Among the goals we wanted to accomplish our first day in Hanoi was to purchase a SIM card to fit Susan’s iPhone. We’d been advised that Viettel, Vietnam’s largest mobile network, was a reputable company to deal with, so after our morning visit to Ho Chi Minh’s mausoleum, we headed back on foot toward the Old Quarter, keeping our eyes peeled for a Viettel shop.
Locating one wasn’t a problem, but the language barrier was. The words “SIM card” were uttered repeatedly, we pointed at the phone, gestured a bit, and ended up at the shop’s back counter, where several young female employees were seated. We couldn’t get across that we were looking for a card that would provide the ability to access data (i.e. Google) and calling capabilities. After about 15 minutes, we said “thank you” and exited the store.
We were walking generally southeast, and this put us very close to Hoa Lo Prison, aka the “Hanoi Hilton,” where American POWs, including John McCain, were imprisoned in the mid-1960s and early 1970s. A couple of wings of the buildings remain, and they’ve been turned into a museum. We did the full tour after we concluded our SIM business.
A block northwest of the former prison loom the skyscraping Hanoi Towers. On the ground floor of one is the lobby for the Somerset Grand Hanoi (49 Hai Ba Trung St.), which features 185 “luxury” serviced apartments, perfect for a longterm stay in the city.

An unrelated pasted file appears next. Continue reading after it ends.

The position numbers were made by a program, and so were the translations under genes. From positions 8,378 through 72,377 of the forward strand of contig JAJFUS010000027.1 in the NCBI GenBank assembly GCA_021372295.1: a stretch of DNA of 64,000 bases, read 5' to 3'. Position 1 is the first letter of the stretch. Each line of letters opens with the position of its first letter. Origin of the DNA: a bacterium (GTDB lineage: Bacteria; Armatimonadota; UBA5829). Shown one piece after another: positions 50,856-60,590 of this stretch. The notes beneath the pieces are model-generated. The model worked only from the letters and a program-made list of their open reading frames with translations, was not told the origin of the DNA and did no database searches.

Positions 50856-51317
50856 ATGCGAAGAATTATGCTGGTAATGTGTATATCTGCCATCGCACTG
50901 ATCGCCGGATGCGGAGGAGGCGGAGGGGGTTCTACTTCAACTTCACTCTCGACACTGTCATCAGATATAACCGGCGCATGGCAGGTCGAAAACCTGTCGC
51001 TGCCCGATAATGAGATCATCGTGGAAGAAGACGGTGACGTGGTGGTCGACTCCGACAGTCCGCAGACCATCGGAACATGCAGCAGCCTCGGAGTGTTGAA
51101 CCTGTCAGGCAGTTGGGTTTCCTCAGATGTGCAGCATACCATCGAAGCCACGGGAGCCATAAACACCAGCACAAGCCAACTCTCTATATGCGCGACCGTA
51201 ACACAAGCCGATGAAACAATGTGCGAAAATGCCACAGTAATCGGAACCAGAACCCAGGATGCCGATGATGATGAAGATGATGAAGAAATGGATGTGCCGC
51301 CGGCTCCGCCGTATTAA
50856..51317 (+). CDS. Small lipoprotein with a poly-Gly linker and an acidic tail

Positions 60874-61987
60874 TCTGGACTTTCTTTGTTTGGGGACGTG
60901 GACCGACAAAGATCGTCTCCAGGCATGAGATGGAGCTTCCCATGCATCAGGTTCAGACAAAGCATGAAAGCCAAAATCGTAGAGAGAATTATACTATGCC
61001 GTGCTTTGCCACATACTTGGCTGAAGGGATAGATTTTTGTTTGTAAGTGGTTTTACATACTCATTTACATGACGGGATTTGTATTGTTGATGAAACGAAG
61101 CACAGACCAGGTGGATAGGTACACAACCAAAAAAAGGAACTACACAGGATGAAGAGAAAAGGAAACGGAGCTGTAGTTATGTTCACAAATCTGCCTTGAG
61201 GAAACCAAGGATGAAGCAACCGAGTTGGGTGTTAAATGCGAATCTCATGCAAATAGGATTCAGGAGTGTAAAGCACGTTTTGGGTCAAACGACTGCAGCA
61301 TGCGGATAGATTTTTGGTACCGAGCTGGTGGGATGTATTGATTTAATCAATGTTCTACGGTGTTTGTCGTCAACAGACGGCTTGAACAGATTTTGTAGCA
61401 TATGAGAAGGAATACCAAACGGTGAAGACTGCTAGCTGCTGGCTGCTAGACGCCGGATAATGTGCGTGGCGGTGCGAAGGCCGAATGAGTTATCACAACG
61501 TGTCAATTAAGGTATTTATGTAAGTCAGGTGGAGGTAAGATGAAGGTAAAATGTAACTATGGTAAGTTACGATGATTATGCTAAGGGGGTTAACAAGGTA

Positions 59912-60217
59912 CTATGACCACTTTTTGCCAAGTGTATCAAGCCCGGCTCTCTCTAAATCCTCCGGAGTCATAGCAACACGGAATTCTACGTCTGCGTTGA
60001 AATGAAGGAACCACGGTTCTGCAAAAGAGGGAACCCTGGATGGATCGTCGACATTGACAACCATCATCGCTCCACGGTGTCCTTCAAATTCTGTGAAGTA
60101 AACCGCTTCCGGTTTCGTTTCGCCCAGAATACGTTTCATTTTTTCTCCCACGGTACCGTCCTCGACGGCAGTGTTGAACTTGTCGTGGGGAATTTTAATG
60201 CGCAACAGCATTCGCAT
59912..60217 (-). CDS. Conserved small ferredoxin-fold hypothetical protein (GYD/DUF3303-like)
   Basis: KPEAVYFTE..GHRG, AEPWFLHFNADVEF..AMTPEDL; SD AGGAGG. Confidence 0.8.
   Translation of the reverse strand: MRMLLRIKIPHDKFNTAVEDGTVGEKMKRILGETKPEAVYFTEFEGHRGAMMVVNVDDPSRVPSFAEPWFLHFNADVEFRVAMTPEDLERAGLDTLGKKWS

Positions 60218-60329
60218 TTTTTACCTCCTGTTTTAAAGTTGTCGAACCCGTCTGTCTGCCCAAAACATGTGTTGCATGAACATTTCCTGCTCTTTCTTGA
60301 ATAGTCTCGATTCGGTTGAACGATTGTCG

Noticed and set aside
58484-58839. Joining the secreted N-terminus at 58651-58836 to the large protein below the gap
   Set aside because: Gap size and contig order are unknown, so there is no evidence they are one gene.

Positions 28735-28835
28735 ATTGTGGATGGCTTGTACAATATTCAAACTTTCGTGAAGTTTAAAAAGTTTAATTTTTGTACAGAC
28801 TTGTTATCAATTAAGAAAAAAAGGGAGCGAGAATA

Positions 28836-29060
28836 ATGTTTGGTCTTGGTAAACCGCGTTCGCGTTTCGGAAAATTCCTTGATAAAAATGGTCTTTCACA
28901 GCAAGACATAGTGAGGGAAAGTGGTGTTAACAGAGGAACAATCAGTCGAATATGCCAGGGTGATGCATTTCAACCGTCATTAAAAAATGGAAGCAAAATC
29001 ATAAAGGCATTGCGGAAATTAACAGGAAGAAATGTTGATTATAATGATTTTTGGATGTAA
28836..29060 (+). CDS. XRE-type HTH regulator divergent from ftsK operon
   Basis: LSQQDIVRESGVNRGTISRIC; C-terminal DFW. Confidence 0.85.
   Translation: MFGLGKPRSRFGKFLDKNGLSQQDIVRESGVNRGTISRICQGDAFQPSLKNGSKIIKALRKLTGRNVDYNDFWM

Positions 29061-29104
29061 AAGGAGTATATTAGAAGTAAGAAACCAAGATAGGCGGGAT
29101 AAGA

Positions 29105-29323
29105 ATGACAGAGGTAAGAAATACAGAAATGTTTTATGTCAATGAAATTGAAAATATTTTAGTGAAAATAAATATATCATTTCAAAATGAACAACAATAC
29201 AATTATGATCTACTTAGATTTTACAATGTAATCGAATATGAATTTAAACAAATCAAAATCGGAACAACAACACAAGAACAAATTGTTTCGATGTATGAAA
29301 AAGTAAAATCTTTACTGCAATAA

I figured it was likely someone at the reception desk would speak English, and might be able to direct us to someplace that could help with the SIM card. It also probably would be beneficial if we didn’t disclose right away that we weren’t guests there.
The staff did indeed speak English. One of the women rifled through some drawers behind the reception desk, and almost immediately offered a SIM card. Unfortunately, it didn’t cover calls and data.
One of the bellhops to the rescue! He “knew somebody,” whom he offered to call, and he was sure this person would have what we were looking for. All we had to do was take a seat in the cushy lobby.
The bellhop spoke some English — he confessed he’d like to visit the United States — so we chatted amiably while we waited. I was impressed with his “can do” attitude and cheerfulness.
In about 10 minutes, his “contact” arrived, and there ensued more miscommunication about what we were trying to buy. It seems the contact hadn’t brought the right SIM cards either.
More back and forth dialog between the bellboy and his contact, and we were informed that there was a third person who might be able to help, but that it would take about 20 more minutes. By now, including the Viettel stop, we’d been at this at least an hour. We decided we didn’t want to wait that long and would try somewhere else, when, magically, the bellhop said his friend would call someone and he would be there in five minutes.
And he was. A tool for cutting the card to the right size was produced, the card was trimmed and installed, and voila, we were SIM situated for Vietnam. There was some confusion about how many megabytes the card held. We were initially told 3MB, but then it seemed some sort of promotion ramped that up to 9MB. Whatever it was, for 150,000 Vietnamese dong (about $6.60), it was a good buy.
The megabytes held out long enough that the card was still functional throughout our visit to Ho Chi Minh City in the waning days of our trip.